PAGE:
A complex adaptive system
CAS theory assisted with understanding how the couples coexisted in shared time dimensions as a unified subsystem within a broader CAS of care. Our previous findings suggested that informal caregivers may function in adaptive ways that are responsive to patients’ needs.33 CAS theory is compatible with Adam’s46 multidimensional theory of time that recognizes nonlinearity and complexity. In particular, CAS theory helps us understand further the way the couples were adaptive to each other, particularly in how they negotiated day-to-day routines in relational time. This theory emphasizes that a change in a CAS often occurs unpredictably through the process of self-organization in which local interactions between agents affect the broader system, often in unintended ways.58 Further, these local patterns of interaction and self-organization in shared caregiving tasks between the couples sometimes precipitated the emergent adaptive behavior on the team. This emergence was most evident when both partners were too ill to self-care or take on the role of caregiver. Certainly, this adaptive behavior is not always a given. Nonetheless, in many situations, some members of the team (health professionals and informal caregivers) were responsive to the severity of couples’ situations.
Responsiveness to the couple was demonstrated in adaptive behaviors from team members. An instance was a community home-care coordinator organizing a spiritual counselor to visit the home of a distressed couple following prognosis of end-stage disease. Another example was a neighbor stopping by frequently to help the couple with day-to-day tasks, such as lifting one of the partners into a vehicle for him/her to make appointments. Such occasions are salient examples of how microlevel interactions between HF patient and his/her partner can influence team dynamics in a cyclic way, affecting the behavior of the health care team and producing unpredictable consequences.
Alternatively, a powerful example of non-adaptive care was illustrated in the team sampling unit of a patient with HF who lost his partner during the course of the study. Although his family physician was aware of his emotional vulnerability, the patient received only minimal and temporary psychological support. Overwhelmed with grief and turning to alcohol as a coping mechanism, the patient was readmitted to the hospital regularly as he lapsed into a state of being unable to manage his HF. The health care system designed to focus only on the patient with HF was non-adaptive to the patient’s domestic circumstance, resulting in serious health consequences for the patient and subsequently overburdening the health care system.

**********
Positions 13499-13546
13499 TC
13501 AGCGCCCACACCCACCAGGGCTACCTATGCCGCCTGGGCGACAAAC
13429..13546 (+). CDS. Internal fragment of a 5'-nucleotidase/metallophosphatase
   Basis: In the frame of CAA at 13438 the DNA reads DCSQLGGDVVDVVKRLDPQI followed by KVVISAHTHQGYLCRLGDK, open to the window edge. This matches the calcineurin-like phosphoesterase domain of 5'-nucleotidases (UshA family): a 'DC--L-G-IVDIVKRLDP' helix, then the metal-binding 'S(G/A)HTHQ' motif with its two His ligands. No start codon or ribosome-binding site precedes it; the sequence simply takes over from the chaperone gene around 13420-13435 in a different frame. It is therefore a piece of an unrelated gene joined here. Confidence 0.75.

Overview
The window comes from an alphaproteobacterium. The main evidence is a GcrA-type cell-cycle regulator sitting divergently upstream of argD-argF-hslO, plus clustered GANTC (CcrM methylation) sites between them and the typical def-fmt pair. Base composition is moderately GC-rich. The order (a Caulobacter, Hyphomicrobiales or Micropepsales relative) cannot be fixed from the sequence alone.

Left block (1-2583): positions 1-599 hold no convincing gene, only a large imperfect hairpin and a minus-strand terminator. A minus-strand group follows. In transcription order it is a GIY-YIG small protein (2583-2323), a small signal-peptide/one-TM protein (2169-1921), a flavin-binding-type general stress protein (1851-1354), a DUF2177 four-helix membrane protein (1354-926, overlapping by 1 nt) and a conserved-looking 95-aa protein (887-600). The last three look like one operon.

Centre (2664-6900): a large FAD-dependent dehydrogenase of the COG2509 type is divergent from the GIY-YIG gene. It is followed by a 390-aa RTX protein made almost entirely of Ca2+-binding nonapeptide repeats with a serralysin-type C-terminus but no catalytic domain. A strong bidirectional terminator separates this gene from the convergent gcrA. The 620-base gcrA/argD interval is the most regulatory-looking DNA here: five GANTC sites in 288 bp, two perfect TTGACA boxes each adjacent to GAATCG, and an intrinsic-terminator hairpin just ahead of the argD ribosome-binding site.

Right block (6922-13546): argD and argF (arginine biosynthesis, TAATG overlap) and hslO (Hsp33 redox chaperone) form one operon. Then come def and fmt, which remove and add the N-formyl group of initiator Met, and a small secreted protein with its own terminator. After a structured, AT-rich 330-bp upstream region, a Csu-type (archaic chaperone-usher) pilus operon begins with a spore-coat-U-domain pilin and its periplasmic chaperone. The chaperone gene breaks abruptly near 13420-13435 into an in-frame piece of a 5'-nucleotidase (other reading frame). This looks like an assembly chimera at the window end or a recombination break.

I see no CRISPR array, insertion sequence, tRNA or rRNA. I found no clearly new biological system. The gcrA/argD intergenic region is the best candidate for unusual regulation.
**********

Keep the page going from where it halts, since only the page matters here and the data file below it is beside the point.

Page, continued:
The insights that a CAS lens affords are akin to a shifting-perspective model of chronic illness, where living with chronic illness is understood as an ongoing and continually shifting process within which perspectives about the disease are nonlinear and predictable.59 The importance of focusing on the state and illness perspectives of the couple also resonates with the current discussion in the HF literature that suggests how relevant and effective coordination of care should consider adapting care to the couple as a family unit.60,61 A CAS lens has been a suggested framework to use when designing HF programs.33,43,44 Our findings support the value of placing a CAS lens on HF programming and delivery initiatives, as this lens attends to contextual dimensions and incites readiness to reorganize care when unpredictable disturbances in couples’ health occur.
The majority of chronic illness care is enacted by informal caregivers in the confines of the home, away from the supervision or support of health professionals.27,28,44,62,63 When both partners who live together at home suffer from chronic illness, diminished quality of life and poor health outcomes may result. Useful tools exist that initiate EOL conversations among seriously ill patients, partners, and health care providers.64,65 However, careful attention to these couples’ changing needs through the development of specific screening tools is recommended. Screening tools that provide information about the state of the couple will minimize waiting for a crisis that may lead to acute hospitalizations, medical interventions, and couple separation. Health professionals should also regularly ask HF patients and their partners how they are coping day-to-day, and be prepared to intervene with appropriate support when necessary. In addition, future research should explore HF patient outcomes — specifically quality of life — as a function of spousal health.
This study builds on the broader HF literature that underscores the importance of a family-centered approach for educating and supporting patients with HF and their partner.60,61 Policy-makers and practitioners must include family caregivers as members of the health care team to improve HF patients’ outcomes.18,26,32,49 Partners play a significant role in the day-to-day care of HF patients and in supporting HF patients’ self-care. However, they have historically been excluded from the majority of HF interventions.15,17,26,66 In addition, HF patients and their partners have reported that health professionals do not spend enough time with them or address their concerns adequately.21 Undervaluing patients’ and/or their partners’ knowledge and opinions about care is a hegemonic practice that represents top-down institutional power.67 Health care professionals should coordinate appropriate physiological and psychosocial care for the couple as their needs change, in order best to support this high-risk couple group.